Wednesday, 1 February 2012

A voice project

As part of my work on the soundtrack for 'There's a Monster in My Piano' for Garlic Theatre I am collecting true stories about, and people's early impressions of,  pianos.  This has involved sticking a microphone in front of my interviewees and so I am learning the knack of helping them relax while keeping my own mouth shut. An excellent discipline.

I didn't have much to do with pianos as a child myself.  I was just getting interested in the unplayed instrument in our sitting room when we moved abroad and left it behind.  But one teenage episode sticks in my mind.  I was a boarder at a minor public school (private school, if you live across the pond) and weekends could really drag.  So I had plenty of time to walk up the steps onto the stage in the memorial hall.  But the lid of the grand piano was closed and this was the most direct route:

Step 1: the piano stool
Step 2: the top of the piano
Step 3: the stage 

The music teacher, also a boarding master, was young and keen and when he saw a chalky footprint on the top of his pride and joy he was livid.  He determined the shoe size and print pattern (basketball boots were the 'trainer' of the day) and went on a Cinderella-style hunt for the perpetrator. Fortunately the story doesn't have a fairy tale ending. It was a nervous time but I was never caught because:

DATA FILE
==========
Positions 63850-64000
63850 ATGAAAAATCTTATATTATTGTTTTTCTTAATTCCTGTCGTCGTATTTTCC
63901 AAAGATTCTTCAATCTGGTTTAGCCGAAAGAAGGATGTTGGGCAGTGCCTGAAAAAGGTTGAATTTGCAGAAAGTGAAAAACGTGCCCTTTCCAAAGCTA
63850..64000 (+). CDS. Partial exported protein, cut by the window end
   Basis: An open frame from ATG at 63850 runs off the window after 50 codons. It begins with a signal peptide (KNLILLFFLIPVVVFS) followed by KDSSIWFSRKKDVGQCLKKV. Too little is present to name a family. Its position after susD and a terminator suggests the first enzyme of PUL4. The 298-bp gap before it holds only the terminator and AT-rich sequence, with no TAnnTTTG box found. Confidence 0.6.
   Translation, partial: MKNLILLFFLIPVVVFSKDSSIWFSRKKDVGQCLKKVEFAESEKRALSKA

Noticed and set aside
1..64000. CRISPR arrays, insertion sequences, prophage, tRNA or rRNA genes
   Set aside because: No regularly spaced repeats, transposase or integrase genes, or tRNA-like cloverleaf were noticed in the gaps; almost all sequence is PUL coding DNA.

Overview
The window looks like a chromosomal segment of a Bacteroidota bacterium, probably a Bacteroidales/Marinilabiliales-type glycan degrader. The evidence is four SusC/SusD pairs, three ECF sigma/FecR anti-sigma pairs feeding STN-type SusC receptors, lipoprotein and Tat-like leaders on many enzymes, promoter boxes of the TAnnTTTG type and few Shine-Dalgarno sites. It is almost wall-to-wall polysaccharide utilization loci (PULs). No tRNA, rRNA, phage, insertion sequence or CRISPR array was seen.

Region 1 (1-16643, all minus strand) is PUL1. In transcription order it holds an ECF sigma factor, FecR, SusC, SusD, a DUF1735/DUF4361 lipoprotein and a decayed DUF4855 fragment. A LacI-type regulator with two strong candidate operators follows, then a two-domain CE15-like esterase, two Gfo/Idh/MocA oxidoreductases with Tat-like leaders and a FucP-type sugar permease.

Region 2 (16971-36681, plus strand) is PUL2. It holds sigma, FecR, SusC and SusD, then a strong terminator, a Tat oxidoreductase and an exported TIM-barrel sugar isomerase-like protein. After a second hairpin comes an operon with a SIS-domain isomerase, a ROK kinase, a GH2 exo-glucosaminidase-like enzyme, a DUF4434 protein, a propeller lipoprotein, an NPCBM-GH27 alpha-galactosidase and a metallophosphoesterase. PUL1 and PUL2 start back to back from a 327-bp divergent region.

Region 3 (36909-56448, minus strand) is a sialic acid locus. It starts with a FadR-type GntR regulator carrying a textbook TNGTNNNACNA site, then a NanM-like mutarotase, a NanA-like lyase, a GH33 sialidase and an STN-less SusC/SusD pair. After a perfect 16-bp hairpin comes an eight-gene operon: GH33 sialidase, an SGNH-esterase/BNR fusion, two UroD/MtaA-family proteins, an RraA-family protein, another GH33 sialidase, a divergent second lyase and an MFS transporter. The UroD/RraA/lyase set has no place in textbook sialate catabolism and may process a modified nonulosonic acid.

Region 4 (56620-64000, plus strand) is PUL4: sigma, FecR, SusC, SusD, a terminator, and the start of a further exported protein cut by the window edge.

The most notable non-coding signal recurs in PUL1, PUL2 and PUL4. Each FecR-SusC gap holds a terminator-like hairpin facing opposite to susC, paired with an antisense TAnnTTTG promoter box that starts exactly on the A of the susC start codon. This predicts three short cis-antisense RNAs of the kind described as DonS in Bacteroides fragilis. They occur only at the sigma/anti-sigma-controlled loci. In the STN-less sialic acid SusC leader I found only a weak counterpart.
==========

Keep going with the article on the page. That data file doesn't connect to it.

Step 1: I hid the offending boots at the first rumour of trouble
Step 2: Though tall for the times, I had taken the precaution of growing feet small enough to pass for those of a much younger boy 
Step 3: I had had the foresight to be made a prefect and so, as part of the establishment and old enough to know better, I had placed myself beyond suspicion

I have met a number of non-players with piano related tales to tell.  If you have a tale to tell, as a pianist or not, do let me know.


  1. When I was at primary school, we had our school dinner in the main hall, which held the school's upright piano. One of the benches we sat at was partly behind the piano. The back of the piano was covered with fabric, which had a few tears in it. I discovered that inedible school pudding could be quietly slipped into the gap behind the fabric. This went on for most of a term, until the music teacher decided that the piano had to be tuned....The retuned piano was moved, and we no longer ate our dinner behind it.

  2. I'm surprised they didn't scrape it out and put it back on your plate. Personally, I think you showed great initiative.